Former U.S. District Judge Gerald Rosen, the Special Master appointed to investigate alleged improper billing by class plaintiffs’ firms in Arkansas Teacher Retirement System v. State Street Bank and Trust Company, recommended that the firms return up to $10.6 million of the $74.5 million in attorneys’ fees awarded to them after reaching a $300 million settlement in the underlying class action. If upheld, the results of the Judge Rosen’s report will likely have both negative and positive impacts. For example, it may create some barriers to the effective prosecution of plaintiffs’ securities cases, but it also may lead to more detailed scrutiny of fee applications to the benefit of class members.
In his balanced Special Master’s Report, Judge Rosen praised the “skilled and dedicated” plaintiffs’ attorneys for six years of work leading to an “excellent” settlement of a complex case in which plaintiffs alleged that State Street engaged in unfair and deceptive practices in conducting foreign exchange transactions on behalf of its customers while failing to disclose mark-ups to clients from which State Street ultimately benefited.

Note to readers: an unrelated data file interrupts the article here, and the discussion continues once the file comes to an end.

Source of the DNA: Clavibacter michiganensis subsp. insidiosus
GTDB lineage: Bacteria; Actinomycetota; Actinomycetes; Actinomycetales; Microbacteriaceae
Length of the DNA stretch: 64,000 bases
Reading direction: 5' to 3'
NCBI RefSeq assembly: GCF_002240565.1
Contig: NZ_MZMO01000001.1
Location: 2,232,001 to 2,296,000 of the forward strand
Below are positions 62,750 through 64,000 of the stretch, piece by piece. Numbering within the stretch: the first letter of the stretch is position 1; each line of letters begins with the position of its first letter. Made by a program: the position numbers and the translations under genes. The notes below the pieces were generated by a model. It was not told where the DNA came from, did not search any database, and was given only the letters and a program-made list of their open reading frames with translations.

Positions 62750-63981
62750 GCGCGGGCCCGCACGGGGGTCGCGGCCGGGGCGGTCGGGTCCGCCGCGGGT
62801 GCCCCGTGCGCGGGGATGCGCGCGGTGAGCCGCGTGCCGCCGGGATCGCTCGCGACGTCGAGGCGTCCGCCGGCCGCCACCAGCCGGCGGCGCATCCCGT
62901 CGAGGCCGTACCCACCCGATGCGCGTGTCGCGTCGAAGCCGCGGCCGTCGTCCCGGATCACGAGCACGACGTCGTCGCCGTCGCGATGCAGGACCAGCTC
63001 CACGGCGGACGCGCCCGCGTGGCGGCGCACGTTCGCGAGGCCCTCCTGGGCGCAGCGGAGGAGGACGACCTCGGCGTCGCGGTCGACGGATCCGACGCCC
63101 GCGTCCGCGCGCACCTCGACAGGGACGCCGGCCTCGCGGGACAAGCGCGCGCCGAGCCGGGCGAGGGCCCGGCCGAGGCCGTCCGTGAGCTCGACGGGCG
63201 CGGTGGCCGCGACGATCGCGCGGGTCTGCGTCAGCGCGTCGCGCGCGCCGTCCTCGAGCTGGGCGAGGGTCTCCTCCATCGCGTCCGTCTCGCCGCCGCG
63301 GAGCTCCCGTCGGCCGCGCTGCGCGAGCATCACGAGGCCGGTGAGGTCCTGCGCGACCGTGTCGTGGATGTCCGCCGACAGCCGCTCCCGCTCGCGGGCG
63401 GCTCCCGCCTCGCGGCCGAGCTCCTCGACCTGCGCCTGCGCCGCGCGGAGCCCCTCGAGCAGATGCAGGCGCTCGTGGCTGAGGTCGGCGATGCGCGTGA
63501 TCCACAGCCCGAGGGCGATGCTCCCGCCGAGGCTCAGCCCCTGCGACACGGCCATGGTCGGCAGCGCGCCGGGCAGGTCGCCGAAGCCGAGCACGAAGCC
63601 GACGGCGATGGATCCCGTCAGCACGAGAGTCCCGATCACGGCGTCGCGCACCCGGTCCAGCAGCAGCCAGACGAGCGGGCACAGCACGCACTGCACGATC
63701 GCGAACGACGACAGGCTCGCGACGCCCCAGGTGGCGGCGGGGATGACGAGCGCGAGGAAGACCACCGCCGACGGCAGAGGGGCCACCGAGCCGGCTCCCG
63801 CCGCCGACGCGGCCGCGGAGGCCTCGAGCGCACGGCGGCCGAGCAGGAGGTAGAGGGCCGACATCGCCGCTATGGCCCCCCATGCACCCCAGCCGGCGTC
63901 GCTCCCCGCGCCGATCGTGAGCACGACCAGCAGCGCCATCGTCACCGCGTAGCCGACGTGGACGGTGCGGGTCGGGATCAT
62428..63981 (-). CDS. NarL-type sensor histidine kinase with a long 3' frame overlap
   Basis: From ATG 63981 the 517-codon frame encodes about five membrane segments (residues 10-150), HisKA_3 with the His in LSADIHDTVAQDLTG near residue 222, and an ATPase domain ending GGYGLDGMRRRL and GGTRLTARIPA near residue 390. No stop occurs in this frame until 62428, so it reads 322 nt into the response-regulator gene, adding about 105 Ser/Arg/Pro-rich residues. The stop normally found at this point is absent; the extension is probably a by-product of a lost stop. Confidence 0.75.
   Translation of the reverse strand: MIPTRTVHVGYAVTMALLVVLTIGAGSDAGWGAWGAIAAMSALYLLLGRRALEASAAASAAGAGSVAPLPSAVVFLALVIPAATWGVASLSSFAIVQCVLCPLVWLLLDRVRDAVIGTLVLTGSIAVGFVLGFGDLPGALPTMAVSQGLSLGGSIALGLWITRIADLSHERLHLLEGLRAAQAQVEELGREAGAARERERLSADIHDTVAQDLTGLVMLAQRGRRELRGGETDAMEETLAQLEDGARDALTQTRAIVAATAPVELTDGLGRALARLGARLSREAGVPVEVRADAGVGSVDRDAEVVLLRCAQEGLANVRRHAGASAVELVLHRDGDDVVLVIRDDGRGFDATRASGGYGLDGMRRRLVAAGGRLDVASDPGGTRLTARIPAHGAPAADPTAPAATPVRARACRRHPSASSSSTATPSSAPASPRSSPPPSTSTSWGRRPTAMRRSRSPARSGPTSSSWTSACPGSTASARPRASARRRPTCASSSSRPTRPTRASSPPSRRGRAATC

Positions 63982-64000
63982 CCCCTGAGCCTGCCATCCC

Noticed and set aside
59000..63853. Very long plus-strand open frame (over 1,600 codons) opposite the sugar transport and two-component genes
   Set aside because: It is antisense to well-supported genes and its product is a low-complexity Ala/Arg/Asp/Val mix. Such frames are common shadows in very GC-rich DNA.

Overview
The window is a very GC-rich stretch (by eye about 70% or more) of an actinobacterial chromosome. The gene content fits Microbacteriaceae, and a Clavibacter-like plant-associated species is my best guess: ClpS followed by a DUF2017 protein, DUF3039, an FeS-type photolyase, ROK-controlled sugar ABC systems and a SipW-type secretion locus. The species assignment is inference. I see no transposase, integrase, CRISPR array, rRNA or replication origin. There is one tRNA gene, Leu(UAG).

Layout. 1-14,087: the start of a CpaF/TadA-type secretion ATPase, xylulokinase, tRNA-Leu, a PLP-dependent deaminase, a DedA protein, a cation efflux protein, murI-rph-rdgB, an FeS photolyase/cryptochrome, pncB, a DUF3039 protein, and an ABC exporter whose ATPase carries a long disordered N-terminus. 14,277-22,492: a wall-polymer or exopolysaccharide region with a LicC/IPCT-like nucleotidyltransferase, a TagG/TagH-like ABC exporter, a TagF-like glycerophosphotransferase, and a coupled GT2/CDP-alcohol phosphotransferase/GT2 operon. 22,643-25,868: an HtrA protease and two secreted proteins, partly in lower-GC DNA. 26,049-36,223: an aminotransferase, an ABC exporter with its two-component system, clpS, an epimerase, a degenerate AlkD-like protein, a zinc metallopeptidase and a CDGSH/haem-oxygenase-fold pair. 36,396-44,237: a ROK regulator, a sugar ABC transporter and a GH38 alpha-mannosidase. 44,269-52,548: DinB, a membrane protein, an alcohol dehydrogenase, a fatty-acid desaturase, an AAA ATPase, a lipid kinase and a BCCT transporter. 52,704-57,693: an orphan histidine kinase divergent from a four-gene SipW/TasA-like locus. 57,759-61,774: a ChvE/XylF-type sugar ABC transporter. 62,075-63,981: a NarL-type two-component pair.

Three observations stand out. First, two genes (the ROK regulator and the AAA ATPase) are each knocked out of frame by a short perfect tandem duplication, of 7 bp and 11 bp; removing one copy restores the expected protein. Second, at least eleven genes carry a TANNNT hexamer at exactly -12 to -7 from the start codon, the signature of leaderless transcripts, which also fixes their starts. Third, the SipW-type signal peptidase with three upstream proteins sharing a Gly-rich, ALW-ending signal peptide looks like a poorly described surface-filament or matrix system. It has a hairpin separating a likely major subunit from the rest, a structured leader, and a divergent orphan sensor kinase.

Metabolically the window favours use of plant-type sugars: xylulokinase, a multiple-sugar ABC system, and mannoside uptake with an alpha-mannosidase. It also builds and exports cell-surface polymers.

In fact, Judge Rosen found that, “all other things being equal, the attorneys’ fee award [of nearly $75 million] was fair, reasonable and deserved.” However, according to Judge Rosen, “all other things were not equal.” The investigation—which spanned over 14 months, cost $3.8 million, and encompassed written discovery, production of 200,000 pages of documents, 34 witness interviews and 63 depositions—resulted in, according to Judge Rosen, “a mixed narrative of good intentions, great talent, and undeniable accomplishment and result, undermined by serious albeit inadvertent mistakes compounded by a troubling disdain for candor and transparency that at times crossed the line into outright concealment of important material facts.”